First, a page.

Walk like a leader
(Story inspired from Leaders in London.com)
So, you’re shut away in your office, in conference calls, in meetings, racing around with an urgent look on your face. I just want to remind you to slow down and walk like a leader.
“You’re focusing on ‘the work’ and forgetting that people are the leader’s work. Look up and connect with people. Look them in the eye. Really connect. Do it when you walk”.
The CEO of a global organization gives us his story;
“I was in a meeting in my office with a colleague. She’s going to be a real star and a great leader. When you think people are great, tell them, and always tell them how you think they can be even better. I told her:
“‘You’re going to be a great leader, but watch one thing: you’re always rushing everywhere, looking at your mobile, consulting your notes, you’ve obviously got important things on your mind. You’re focusing on ‘the work’ and forgetting that people are the leader’s work. Look up and connect with people. Look them in the eye. Really connect. Do it when you walk. I’ll show you what I mean.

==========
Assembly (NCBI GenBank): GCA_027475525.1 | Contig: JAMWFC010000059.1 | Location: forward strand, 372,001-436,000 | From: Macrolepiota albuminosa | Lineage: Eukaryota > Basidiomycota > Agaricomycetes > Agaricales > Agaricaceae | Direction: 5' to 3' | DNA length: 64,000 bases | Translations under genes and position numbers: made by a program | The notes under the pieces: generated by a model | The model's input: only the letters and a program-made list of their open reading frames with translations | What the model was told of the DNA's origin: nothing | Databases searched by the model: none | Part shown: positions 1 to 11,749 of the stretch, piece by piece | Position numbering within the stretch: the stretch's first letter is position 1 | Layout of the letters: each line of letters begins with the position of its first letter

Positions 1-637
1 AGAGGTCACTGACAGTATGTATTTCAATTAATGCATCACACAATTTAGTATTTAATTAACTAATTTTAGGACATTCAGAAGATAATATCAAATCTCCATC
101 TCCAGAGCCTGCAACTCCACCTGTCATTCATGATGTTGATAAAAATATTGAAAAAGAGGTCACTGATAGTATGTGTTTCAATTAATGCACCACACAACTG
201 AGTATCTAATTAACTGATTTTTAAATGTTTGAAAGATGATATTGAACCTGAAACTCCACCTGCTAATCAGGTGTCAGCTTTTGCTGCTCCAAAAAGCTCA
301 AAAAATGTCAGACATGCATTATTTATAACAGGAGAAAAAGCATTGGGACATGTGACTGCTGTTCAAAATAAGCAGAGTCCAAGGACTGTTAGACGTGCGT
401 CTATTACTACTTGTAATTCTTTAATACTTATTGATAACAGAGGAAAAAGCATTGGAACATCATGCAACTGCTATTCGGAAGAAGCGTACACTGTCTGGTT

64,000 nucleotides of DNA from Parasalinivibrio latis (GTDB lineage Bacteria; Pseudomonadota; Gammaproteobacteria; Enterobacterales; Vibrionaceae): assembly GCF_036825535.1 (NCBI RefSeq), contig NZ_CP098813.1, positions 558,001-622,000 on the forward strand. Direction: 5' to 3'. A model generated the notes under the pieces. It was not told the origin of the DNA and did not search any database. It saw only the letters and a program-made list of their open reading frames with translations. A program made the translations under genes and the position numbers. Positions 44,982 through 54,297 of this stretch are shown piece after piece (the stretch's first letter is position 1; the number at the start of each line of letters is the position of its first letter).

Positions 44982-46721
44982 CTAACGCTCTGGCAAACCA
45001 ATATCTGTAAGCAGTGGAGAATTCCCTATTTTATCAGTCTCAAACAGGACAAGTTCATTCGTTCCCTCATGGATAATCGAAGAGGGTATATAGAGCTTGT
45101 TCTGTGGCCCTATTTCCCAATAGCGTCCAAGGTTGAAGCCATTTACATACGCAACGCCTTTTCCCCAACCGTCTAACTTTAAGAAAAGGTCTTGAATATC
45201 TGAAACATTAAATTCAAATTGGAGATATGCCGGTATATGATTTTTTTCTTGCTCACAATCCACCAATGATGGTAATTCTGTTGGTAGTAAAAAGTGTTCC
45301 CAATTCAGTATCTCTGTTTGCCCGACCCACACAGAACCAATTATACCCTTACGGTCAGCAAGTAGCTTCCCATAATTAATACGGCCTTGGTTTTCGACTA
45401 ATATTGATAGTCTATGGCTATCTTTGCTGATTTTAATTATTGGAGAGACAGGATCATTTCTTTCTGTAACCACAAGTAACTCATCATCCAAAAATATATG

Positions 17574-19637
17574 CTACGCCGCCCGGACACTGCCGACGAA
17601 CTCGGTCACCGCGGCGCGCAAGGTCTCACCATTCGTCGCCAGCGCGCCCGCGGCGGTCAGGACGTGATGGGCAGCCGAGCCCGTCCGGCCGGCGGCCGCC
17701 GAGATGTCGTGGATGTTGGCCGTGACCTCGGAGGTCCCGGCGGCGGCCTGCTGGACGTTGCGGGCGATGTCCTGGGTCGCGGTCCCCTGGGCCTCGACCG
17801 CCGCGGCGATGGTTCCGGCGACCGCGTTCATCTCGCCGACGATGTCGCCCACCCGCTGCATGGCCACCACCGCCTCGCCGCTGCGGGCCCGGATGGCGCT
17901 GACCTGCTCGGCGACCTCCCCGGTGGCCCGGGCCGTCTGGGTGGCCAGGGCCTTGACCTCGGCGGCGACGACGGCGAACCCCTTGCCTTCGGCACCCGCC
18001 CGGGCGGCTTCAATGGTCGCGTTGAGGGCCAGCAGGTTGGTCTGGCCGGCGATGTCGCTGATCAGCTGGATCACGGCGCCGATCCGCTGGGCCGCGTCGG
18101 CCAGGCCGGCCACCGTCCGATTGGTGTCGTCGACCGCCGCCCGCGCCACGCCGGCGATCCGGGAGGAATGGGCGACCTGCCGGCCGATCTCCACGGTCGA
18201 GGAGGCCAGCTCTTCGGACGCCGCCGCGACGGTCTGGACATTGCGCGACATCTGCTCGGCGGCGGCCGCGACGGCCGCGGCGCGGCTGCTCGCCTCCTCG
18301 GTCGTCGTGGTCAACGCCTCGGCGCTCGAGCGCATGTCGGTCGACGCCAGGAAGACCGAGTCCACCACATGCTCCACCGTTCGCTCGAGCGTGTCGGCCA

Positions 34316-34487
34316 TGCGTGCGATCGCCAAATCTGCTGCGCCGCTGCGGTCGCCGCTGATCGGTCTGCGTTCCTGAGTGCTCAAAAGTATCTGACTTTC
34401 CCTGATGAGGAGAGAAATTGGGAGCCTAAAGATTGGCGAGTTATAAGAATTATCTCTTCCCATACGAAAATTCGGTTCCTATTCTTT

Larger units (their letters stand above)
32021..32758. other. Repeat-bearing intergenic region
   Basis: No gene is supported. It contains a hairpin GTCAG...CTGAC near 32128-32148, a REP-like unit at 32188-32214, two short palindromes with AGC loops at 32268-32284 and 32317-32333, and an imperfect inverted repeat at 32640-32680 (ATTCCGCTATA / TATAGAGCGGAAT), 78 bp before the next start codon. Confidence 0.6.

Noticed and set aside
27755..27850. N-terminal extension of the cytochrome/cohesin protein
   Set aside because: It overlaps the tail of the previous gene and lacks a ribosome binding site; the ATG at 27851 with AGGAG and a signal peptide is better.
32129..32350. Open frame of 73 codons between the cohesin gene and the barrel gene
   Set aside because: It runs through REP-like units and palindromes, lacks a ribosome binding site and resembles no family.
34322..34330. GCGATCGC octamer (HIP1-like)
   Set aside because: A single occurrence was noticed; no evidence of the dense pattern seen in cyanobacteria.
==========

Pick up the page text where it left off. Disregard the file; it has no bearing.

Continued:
“We walked down to the canteen for lunch at her speed – fast, urgent, no time to waste.
“We walked back into my office better connected than when we walked out. And the people we spoke to knew that we weren’t rushing from them to something important. THEY were the something important.”
‘Now, we’ll walk at leader speed’, I said to her on the way back. We walked slow, acknowledging people and stopping to chat half a dozen times.
“It took five times as long to get back. But, we connected half a dozen times with people at all levels of the organization. We chatted about sport, bits of work, all kinds of things. We walked back into my office better connected than when we walked out. And the people we spoke to knew that we weren’t rushing from them to something important. THEY were the something important.
“I always say to people, think of how slowly Nelson Mandela or Bill Clinton walk to a lectern to give a speech or walk around talking to people. Even when he was young, Mandela didn’t rush. He’s always walked at leader speed.”
So, there you go. Your challenge this week is to stop rushing around importantly and walk at leader speed. You set the tone. How you keep communicating and connected with people is as important as what goes on behind those closed doors. Tell them as much as you can. Over-communicate. Don’t retreat into a decision-making shell that people feel excluded from. You’ll lose their commitment to what has to come next if they feel excluded from the decisions they are asked to carry out.
by Lisa Arnborg
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